Bev and I saw “Anna Karenin” last night at the Laurelhurst. The book of the same name was serialized between 1873 to 1877 in Russia. Once again, as in “Hunger Games” and many others, we see the difference in life styles of the rich compared to the poor. In fact, Hannity just had a special titled Boomtown: Washington D.C.. There in D.C., we see the same lavish lifestyles, while the rest of the country is in a depression.
I got to wondering what makes a revolution, how many people must be involved for it to be a revolution. The recent revolution have been the American Revolution, The French Revolution, The Bolshevik Revolution, The Polish Revolution and all the Arab revolutions recently. Paid To Exist has some answers:
First, we need to define what it takes to create a Revolution…
- It has to be something you care deeply about and would be willing to devote your life to.
- It should be something that will help other people.
- It should have a long term impact.
- It has to be remarkable; it has to be worth sharing and bigger than you.
- Working toward a revolution often involves the pursuit of being an ordinary radical.
- Your revolution must have a distinctive quality to it that is caused by you working in it. It wouldn’t be the same if someone else did it. But it is definitely a collective movement created by similar values.
The necessary ingredients to every revolution:
- A revolution can be big or small. Whether you’re trying to change the education system or change the way people look at folding underwear, what matters is that you are passionate about it.
- Rally your tribe. No revolution is a revolution without a group of people that share similar values. If you get really clear about your cause, you will easily be able to spot these people and make connections with them. Before long, you will likely not even need to seek them out. They will come to you.
- Tap into your outrage. Most revolutions involve some kind of outrage or anger. This is a good thing. Your anger can be a gift if you use it wisely and don’t let it consume you. Use your outrage and your passion to fuel your action for change.
- The cause rules. Movement and direction of your revolution should be dictated by the demands of the cause. Guru worship or leader exaltation results in the cause becoming obscured. Avoid these things so the movement is centered on the mission, and not a single individual.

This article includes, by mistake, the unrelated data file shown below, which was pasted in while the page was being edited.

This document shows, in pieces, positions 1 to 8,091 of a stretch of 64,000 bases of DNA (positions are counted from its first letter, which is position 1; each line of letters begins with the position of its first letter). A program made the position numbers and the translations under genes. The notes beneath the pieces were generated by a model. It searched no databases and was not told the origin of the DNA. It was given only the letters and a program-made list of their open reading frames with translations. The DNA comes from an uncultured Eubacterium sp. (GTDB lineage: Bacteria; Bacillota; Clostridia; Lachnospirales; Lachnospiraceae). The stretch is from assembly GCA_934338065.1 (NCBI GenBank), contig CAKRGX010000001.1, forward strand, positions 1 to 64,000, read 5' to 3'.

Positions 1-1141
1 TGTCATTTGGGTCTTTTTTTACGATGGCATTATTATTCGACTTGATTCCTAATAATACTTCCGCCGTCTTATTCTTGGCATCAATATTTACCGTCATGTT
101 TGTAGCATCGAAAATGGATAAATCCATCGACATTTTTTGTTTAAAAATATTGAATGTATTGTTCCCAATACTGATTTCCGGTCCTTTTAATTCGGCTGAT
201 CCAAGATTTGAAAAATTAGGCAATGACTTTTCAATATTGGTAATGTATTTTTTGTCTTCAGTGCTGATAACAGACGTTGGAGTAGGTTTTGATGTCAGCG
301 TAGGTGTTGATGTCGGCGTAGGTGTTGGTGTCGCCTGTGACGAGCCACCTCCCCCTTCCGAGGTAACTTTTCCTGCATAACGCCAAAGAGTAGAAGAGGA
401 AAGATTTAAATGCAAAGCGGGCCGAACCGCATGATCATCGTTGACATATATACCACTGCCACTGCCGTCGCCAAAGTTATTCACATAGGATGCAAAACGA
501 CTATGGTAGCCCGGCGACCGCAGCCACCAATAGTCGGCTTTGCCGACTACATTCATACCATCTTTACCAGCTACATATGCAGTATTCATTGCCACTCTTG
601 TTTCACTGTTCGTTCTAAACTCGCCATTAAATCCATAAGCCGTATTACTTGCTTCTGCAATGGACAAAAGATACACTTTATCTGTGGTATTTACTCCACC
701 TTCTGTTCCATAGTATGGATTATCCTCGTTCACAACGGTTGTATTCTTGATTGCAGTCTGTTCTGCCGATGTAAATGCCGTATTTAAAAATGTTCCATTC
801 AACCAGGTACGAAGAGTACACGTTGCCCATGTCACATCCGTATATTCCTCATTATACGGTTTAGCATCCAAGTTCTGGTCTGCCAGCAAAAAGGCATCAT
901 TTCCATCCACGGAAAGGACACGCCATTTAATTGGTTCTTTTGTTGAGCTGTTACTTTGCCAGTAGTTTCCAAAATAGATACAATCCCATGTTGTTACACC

- Break down actionable steps. What change needs to be made and how will those changes best be accomplished? If the status quo needs to be interrupted, how will you deal with the resistance? Are you willing to stay true to your cause despite the protesters you will be faced with?
- Keep the end in mind. It’s easy to get side-tracked with things that might seem to benefit your mission, but are really just distractions. In order to be effective, you must learn to cultivate an unshakable focus on your ultimate aim. Triage ruthlessly. Anything that does directly or indirectly benefit your cause, is a weed suffocating and diluting your objective, and it must be pulled.
We have two movements in the U.S. right now; the Tea Party and Occupy Wall Street. According to Wikipedia:
“The Tea Party movement is an American political movement that advocates strict adherence to the United States Constitution, reducing U.S. government spending and taxes, and reduction of the U.S. national debt and federal budget deficit. The movement is generally considered to be partly conservative, partly libertarian, and partly populist. The movement has sponsored protests and supported political candidates since 2009
“The main issues raised by Occupy Wall Street are social and economic inequality, greed, corruption and the perceived undue influence of corporations on government—particularly from the financial services sector. The OWS slogan, We are the 99%, refers to income inequality and wealth distribution in the U.S. between the wealthiest 1% and the rest of the population. To achieve their goals, protesters act on consensus-based decisions made in general assemblies which emphasize direct action over petitioning authorities for redress.”
It seems to me we are close to Revolution in the U.S. We could broaden the income of the 99% by shrinking the role of the government politically. That would mean reining in the 1% by adhering to the Constitution by means of the Tea Party. Failure to shrink government and failure of the Tea Party will lead to a violent revolution by the 99%. Our fate and the fate of the America is in our hands.